Technology brings specialist care to remote VA hospitals' ICU units.
Katie McQuillan was a little worried about her patient.
His heart rhythm was abnormal and his magnesium levels too low. She was afraid he might take a sudden -- and possibly fatal -- turn for the worse.
McQuillan, an intensive care nurse, turned to a colleague at the Veterans Affairs Medical Center in Minneapolis. "There might be a nice way to go in the room, tell them he needs two grams of mag," she said.
The only problem: The patient's room was 250 miles away, in Des Moines.
McQuillan, 30, is one of a team of doctors and nurses helping to transform the way the VA cares for patients in its intensive care units by tracking them remotely from a new Tele-ICU center in the Minneapolis hospital.
Ordinarily, nurses have their hands full trying to manage two critically ill patients at once. McQuillan can juggle 35, in six cities, without even leaving her desk. From a bank of computers in Minneapolis, McQuillan can tell if someone in the Iowa City VA is having trouble breathing, someone in Omaha has an irregular heartbeat, or someone in Spokane is going into kidney failure.
It's part of a growing national trend: using "eye in the sky" technology to help guide care at the bedside, sometimes from hundreds of miles away.
"It's a second set of eyes," said Dr. Robert Bonello, the VA project's medical director. The centralized hub can offer highly specialized expertise to even the smallest hospital, he said, and avoid the need to transfer frail patients to get the care they need.
Last summer, the VA became the first hospital in the Twin Cities to start a virtual ICU, which now serves as a hub for seven regional hospitals. In December, the Fairview system launched a similar project at five of its Minnesota hospitals.
"You can't feel their pulse," Bonello said, but "you can see a lot and tell a lot about the patient."
One afternoon last week in Omaha, Dr. Karel Capek entered a patient's room and hit a button on the wall, activating an overhead camera and microphone. For Capek, a surgical resident at the Omaha VA hospital, it's become part of a daily ritual.
"Hey, Karel, how are you?" said Dr. Matthew Goede, an intensive-care specialist in the Minneapolis hub.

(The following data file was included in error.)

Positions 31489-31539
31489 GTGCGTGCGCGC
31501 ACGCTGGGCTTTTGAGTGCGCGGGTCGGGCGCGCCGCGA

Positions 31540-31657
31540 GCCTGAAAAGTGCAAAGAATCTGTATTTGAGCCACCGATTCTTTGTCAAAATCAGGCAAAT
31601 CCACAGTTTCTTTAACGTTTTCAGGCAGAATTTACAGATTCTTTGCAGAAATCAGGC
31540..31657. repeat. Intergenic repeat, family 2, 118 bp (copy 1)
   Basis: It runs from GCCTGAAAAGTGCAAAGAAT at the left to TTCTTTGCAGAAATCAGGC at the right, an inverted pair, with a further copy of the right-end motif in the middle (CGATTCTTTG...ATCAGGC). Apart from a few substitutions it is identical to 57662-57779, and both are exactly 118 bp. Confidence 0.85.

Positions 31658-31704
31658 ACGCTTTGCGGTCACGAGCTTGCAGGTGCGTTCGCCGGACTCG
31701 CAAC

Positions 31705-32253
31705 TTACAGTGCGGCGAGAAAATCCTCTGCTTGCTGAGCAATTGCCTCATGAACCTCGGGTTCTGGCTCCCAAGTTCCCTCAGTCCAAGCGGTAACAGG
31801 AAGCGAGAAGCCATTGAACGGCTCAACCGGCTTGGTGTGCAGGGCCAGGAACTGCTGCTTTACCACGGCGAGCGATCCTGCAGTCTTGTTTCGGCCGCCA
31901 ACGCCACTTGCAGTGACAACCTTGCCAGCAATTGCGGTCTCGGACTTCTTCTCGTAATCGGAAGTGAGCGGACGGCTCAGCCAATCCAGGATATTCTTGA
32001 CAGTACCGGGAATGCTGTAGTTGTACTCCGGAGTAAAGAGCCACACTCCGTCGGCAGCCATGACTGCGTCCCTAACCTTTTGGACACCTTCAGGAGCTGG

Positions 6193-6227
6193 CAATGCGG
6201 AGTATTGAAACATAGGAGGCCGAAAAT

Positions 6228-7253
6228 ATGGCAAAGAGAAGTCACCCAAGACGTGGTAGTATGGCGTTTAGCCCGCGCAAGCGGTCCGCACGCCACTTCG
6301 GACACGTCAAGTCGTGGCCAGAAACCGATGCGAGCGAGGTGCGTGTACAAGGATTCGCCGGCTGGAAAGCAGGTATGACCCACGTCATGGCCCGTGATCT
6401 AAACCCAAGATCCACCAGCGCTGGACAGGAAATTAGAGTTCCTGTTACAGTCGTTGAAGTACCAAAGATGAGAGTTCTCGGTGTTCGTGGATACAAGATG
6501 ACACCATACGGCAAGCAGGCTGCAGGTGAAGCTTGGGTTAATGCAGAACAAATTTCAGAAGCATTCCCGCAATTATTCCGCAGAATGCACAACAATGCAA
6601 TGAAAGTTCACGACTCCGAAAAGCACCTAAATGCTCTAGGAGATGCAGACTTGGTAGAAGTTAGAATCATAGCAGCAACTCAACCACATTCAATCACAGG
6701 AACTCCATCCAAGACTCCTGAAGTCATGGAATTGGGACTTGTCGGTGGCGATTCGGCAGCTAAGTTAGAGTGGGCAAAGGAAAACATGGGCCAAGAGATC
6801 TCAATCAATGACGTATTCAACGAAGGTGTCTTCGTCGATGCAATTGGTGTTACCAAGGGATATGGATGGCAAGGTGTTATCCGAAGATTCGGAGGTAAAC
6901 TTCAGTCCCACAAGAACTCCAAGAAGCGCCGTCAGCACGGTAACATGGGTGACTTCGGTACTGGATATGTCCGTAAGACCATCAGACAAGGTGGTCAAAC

Capek, dressed in hospital garb, turned to his patient. "We're going to talk to the doctor in Minneapolis, OK?"
Goede, in a green sweater and khakis, greeted the patient cheerfully. "Hello," he said. "We're the air traffic controllers. We watch from afar."
The virtual ICU is a long way from the sterile real thing. A bottle of Mountain Dew sits on one desk; an open box of Wheat Thins is on the floor. There's freshly ground coffee in the corner, and white coats and stethoscopes are nowhere to be seen.
Goede, 36, faces six computer monitors flashing the vital signs of dozens of patients. With a touch of a button, he can see minute-by-minute patient updates, as well as X-rays, MRIs and anything else in the medical record. With the camera, he can zoom in close enough to see the patient's eyes.
"To me, it really isn't that much different," says Goede. "I still think of these patients as my patients."
The computer will flash an alert if something's amiss; red if urgent, yellow if less so.
Often, the monitoring equipment will see something the bedside staff is simply too busy to notice: a sudden drop in blood pressure, for example. "Some of these small sites, there's only two ICU nurses," McQuillan said. "So if someone is crashing ... who's going to keep an eye on the other patients?"
A perfect fit for the VA
Bonello, the project director, said he heard about the virtual ICU several years ago and thought it was "ideally suited" for the VA system. In many small ICUs, he noted, the staff has little special training in complex cases, such as patients on ventilators or with deadly infections. This way, he said, they get expert advice, and patients can get the care they need closer to home.
At the same time, Bonello was wary of creating a "Big Brother" atmosphere, especially with cameras in the rooms. So they make a point of turning the cameras off, pointed toward the wall, until they're needed. "We're not charging in there and taking over," said Kay Clutter, operations director. "We use our cameras as little as possible."
In December, Fairview opened a virtual ICU at the University hospital to help oversee the care at five smaller hospitals. Already, it has saved some patients from potentially dangerous situations, said Dr. Craig Weinert, the medical director. In one case, a nurse in the "virtual hub" saw from the vital signs that a patient was going into kidney failure, and alerted the bedside nurse to give fluids "right now!" The patient bounced back quickly.
Some bedside nurses might feel threatened by this kind of second-guessing, said Matthew Byrne, an assistant professor of nursing at St. Catherine University in St. Paul. But if it saves lives, he said, "they start to become believers." As a nurse and an academic researcher, he believes this kind of technology could be a great help. Nurses "only have so many eyes and so many hands," he noted.
Already, some studies suggest virtual ICUs may save both lives and money. In Green Bay, Wis., Bellin Memorial Hospital saw a 34 percent drop in the death rate of ICU patients after it started working with a virtual ICU, said Erin Green, of Froedtert Health, which runs the program. From 2007 to 2008, it also cut the number of ICU patient days by 29 percent.
"We catch things; we see things," she said. With closer monitoring, they were able to get patients off ventilators -- and out of intensive care -- more quickly.
"I really think, through this concept, we're really transforming care delivery," she said.
Maura Lerner • 612-673-7384